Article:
Dr. Jeff Hall
Dr. Jeff Hall Astronomer, Director, Lowell Observatory
It was quite the set of telephone conversations in 2006 after the, quote, "demotion" of Pluto. A couple of us spent, I think, three solid days on the phone fielding inquiries from the press around the world about this. One of our astronomers, Dr. Will Grundy, is a member of the science team of New Horizons spacecraft, which is currently on its way to Pluto and reaches its closest encounter -- I believe it's Bastille Day in 2015. It will go zooming by Pluto and give us our first images of this distant world.
Now what Will will tell you is, whatever you call it, we don't know what we're going to find when we get to Pluto, but it's guaranteed to surprise us, as almost every other planetary mission has. Think back to the old Voyager missions to Jupiter and Saturn and our first close-up look at the planets and their satellites. They're all very strange, and surprises turned up at every juncture. I expect Pluto will do the same thing.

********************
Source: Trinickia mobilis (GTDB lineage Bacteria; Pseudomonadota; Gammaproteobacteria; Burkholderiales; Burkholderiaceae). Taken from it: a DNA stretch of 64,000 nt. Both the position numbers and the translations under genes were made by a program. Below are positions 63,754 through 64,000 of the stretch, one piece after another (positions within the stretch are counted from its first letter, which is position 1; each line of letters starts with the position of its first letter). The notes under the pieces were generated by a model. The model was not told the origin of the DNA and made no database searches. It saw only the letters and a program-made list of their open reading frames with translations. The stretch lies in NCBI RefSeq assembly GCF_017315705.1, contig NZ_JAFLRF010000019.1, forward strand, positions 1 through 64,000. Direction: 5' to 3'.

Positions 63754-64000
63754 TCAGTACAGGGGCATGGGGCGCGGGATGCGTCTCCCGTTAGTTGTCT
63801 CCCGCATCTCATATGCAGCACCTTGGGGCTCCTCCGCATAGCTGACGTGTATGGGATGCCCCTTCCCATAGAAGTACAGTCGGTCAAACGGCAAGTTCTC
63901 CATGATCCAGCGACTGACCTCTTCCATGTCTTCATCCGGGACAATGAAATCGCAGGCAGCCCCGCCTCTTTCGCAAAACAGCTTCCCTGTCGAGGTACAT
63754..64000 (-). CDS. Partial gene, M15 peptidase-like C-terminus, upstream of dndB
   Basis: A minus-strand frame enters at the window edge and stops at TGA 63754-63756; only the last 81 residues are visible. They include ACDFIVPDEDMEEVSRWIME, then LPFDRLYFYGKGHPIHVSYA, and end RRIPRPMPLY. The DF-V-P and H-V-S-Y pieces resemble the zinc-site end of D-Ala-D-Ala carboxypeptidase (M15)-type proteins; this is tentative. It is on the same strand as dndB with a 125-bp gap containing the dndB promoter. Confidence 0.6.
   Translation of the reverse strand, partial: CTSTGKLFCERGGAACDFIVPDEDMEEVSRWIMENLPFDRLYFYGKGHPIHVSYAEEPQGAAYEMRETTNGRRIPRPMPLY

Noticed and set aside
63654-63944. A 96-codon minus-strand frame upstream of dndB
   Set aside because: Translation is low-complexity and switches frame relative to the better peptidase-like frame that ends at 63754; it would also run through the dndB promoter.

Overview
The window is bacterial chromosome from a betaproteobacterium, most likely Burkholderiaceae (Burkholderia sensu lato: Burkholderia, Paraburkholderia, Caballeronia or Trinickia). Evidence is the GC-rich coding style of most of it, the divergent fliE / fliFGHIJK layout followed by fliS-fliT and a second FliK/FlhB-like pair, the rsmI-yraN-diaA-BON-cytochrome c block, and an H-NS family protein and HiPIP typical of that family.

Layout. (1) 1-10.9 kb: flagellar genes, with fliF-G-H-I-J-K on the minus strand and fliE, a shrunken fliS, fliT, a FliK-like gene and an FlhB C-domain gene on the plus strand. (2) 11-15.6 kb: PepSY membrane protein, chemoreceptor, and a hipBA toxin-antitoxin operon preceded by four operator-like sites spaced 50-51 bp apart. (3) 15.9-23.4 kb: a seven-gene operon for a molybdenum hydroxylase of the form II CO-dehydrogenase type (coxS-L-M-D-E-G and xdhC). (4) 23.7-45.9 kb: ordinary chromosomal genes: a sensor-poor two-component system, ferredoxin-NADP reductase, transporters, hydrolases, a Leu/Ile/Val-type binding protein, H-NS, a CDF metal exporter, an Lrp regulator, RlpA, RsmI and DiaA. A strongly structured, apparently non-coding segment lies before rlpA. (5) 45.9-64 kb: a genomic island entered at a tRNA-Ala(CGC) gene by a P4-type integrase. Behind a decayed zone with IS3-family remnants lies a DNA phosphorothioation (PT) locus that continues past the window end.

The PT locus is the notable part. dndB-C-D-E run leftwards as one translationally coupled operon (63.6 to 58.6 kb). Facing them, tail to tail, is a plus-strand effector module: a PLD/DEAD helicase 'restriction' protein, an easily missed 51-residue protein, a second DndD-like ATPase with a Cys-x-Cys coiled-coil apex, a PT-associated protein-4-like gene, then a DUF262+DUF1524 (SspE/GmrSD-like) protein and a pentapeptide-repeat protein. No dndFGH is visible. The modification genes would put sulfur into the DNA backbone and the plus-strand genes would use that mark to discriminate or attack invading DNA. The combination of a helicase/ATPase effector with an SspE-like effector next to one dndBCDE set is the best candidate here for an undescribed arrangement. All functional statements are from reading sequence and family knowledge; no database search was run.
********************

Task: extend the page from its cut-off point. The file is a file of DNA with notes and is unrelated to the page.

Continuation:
When we begin to develop a more complete picture of the outer solar system, the whole classification business may well come back up. There are a lot of objects out there that are fairly large. Pluto itself is fairly large by the standards of outer solar system objects. We are really trying to focus on the science of Pluto, what it can tell us about the history of the early solar system, and not spend so much time arguing about what you call it.
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